One option (and it's been done before many times) is to arrest, seize and conduct a limited examination in order to determine if evidence is present. This can be conducted whilst the suspect is being processed and information found can be put to them in interview on the day of arrest. This may result in some early admissions and if it doesn't it may provide such telling information, (by reading between the lines), that enables the analyst to very quickly locate the evidence and explain it. Or, it could enable the analyst to exonerate the suspect so much faster because an early interview took place in which the information was discussed.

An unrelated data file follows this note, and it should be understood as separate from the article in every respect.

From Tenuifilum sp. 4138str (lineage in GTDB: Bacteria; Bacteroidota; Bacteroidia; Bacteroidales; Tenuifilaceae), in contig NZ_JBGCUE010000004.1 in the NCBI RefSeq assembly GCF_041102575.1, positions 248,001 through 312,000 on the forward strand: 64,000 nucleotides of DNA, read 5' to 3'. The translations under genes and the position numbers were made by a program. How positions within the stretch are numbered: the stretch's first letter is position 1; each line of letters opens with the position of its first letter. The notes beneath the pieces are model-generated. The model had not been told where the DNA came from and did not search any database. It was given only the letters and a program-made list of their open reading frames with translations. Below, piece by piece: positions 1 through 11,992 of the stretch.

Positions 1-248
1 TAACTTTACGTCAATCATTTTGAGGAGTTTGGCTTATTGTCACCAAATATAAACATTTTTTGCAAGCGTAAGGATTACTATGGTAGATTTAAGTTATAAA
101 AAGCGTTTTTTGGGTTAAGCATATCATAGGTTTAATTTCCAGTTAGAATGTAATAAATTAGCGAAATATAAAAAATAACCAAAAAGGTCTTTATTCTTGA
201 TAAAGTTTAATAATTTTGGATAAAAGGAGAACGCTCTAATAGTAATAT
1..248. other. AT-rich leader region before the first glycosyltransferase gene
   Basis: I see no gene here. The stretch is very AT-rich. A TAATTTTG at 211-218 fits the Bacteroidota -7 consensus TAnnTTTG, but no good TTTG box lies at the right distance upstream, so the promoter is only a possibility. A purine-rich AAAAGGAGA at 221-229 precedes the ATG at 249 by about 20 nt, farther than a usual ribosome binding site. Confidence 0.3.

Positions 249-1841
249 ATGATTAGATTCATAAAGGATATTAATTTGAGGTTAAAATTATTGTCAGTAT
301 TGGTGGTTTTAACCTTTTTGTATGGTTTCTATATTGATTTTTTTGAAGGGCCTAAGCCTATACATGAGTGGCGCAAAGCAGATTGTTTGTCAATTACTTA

Many of the cases where people are considering a triage approach are indecent images cases. Unfortunately this has become a growth crime and is now considered to be a volume crime. I've been in this field a long time and I've yet to hear of a strategy being discussed on how to prevent this continued growth, other than discussing sites being shut down or blocked by ISPs. Where is the political discussion on preventing the next generation from starting? The other consideration is can we not monitor existing offenders better. There are credible options available and we are seeing second and third time around offenders more frequently now.